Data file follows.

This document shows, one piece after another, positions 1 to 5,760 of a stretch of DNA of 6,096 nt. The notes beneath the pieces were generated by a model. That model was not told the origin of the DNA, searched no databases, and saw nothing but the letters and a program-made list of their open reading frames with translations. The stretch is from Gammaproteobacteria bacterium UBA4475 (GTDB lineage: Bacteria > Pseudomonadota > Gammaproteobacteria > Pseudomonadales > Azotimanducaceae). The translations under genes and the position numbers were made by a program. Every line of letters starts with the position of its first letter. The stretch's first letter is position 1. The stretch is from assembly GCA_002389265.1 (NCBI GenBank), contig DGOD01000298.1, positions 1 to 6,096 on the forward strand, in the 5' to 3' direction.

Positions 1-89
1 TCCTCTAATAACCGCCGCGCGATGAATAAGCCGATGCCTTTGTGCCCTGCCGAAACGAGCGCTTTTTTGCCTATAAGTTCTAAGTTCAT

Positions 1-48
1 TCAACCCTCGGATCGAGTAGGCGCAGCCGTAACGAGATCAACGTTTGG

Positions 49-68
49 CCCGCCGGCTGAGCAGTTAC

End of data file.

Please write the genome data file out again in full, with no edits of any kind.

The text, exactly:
This document shows, one piece after another, positions 1 to 5,760 of a stretch of DNA of 6,096 nt. The notes beneath the pieces were generated by a model. That model was not told the origin of the DNA, searched no databases, and saw nothing but the letters and a program-made list of their open reading frames with translations. The stretch is from Gammaproteobacteria bacterium UBA4475 (GTDB lineage: Bacteria > Pseudomonadota > Gammaproteobacteria > Pseudomonadales > Azotimanducaceae). The translations under genes and the position numbers were made by a program. Every line of letters starts with the position of its first letter. The stretch's first letter is position 1. The stretch is from assembly GCA_002389265.1 (NCBI GenBank), contig DGOD01000298.1, positions 1 to 6,096 on the forward strand, in the 5' to 3' direction.

Positions 1-89
1 TCCTCTAATAACCGCCGCGCGATGAATAAGCCGATGCCTTTGTGCCCTGCCGAAACGAGCGCTTTTTTGCCTATAAGTTCTAAGTTCAT

Positions 1-48
1 TCAACCCTCGGATCGAGTAGGCGCAGCCGTAACGAGATCAACGTTTGG

Positions 49-68
49 CCCGCCGGCTGAGCAGTTAC